Narcissus recurvus Pheasant’s Eye
Narcissus recurvus Pheasant’s Eye is a superb old-fashioned variety of daffodil bulb. It is the last to flower; usually in mid-May and the slightly reflexed pure white petals frame a small yellow cup with a red rim.
Also known as Narcissus poeticus (recurvis), this daffodil will naturalise in the right conditions; preferring soil which is not too rich. It should be borne in mind that it can take a season to settle in before this favourite scented daffodil begins to look its best.
|Packs||Price per pack|
|1 - 2||£6.83|
Please Note: Spring Flowering Bulbs are shipped from September once they are in our warehouse. There may be a wait whilst we work through our backorder, please contact us if you have any time restrictions.
|Quantity||Per pack of 3 bulbs|
|3 to 6||£7.80||(£6.50 + VAT)|
|9 to 42||£6.70||(£5.58 + VAT)|
|45 or more||£5.60||(£4.67 + VAT)|
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- Colour: White
- Height: 35cm
How to grow:
- Hardiness: Hardy
- Soil Type: Moist
- Position: Full sun, Semi-shade
- Bulbs per m2: 60
- Planting depth: 15cm
Narcissus recurvus Pheasant’s Eye – is a superb old-fashioned variety of daffodil bulb and a fine example of the group known as poeticus. Similar in appearance to Actaea, Narcissus recurvus Pheasant’s Eye has a small yellow cup with a red rim. Looking very much like a small eye. The petals are pure white but beautifully reflexed and sweetly scented. Possibly the last of the narcissus bulbs to flower (with exception to the few summer flowering daffodils) appearing in late May. The foliage is tall and twisted in deep green. Even the bulbs are unique, identifiable by the large hooked neck. This makes it extremely difficult to put through the counting machine as they get caught on everything.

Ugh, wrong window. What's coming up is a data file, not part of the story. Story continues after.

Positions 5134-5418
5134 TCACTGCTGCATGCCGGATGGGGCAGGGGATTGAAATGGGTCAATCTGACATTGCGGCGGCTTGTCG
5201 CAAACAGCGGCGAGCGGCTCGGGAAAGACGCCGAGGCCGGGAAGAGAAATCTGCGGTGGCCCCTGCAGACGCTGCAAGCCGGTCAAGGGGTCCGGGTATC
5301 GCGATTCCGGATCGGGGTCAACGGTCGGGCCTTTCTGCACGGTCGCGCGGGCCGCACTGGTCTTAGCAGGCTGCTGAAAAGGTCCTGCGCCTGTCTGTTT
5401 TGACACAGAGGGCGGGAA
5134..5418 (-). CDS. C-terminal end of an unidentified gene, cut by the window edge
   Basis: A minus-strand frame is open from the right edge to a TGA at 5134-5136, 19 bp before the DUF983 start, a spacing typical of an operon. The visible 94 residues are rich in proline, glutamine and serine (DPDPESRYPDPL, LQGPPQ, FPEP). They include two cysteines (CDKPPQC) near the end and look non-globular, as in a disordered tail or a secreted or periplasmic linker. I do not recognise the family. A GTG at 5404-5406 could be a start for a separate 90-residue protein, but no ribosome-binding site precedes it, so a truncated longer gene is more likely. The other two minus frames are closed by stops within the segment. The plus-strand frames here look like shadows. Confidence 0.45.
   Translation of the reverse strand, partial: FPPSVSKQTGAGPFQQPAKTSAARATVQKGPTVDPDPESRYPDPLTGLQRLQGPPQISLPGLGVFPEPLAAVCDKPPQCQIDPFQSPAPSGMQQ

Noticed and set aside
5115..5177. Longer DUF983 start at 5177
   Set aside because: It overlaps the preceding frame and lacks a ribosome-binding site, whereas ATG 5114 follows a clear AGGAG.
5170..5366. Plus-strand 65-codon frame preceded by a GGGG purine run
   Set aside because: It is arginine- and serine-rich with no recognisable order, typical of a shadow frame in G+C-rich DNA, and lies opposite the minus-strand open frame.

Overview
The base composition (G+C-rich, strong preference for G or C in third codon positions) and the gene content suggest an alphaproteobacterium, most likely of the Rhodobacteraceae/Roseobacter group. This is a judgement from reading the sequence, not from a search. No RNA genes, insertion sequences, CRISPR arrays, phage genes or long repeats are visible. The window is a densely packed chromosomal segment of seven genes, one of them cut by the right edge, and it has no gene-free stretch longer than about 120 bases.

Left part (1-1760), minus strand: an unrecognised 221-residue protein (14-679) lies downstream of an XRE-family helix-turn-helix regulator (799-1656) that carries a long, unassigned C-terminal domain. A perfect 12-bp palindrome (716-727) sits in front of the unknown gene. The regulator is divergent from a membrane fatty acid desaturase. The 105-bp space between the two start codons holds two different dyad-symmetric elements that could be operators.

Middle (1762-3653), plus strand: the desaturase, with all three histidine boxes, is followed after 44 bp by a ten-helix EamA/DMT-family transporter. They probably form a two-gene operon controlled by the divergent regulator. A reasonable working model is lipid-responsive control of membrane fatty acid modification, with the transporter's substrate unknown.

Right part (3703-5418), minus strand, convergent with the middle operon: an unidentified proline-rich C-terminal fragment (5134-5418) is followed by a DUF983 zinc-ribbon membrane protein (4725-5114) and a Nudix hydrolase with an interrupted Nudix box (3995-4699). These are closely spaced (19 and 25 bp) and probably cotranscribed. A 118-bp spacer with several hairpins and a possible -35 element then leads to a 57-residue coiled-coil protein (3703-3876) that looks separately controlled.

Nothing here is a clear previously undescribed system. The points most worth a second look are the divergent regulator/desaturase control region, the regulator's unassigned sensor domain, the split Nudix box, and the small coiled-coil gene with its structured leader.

How to plant
Narcissus recurvus Pheasant’s Eye will naturalise in the right conditions. The bulbs prefer soil which is not too rich. It might take a season after you have planted the bulbs before they begin to flower.
Plant in autumn with the ‘hook’ pointing up at around 15cm deep. Space the bulbs between 8-10cm apart in a sunny or semi-shaded position. Being one of the later daffodils to flower it is important to wait for the foliage to die back before removing it. Leaving the foliage to die back allows the bulb take in as much nutrients as it can before it goes back into it’s dormant phase.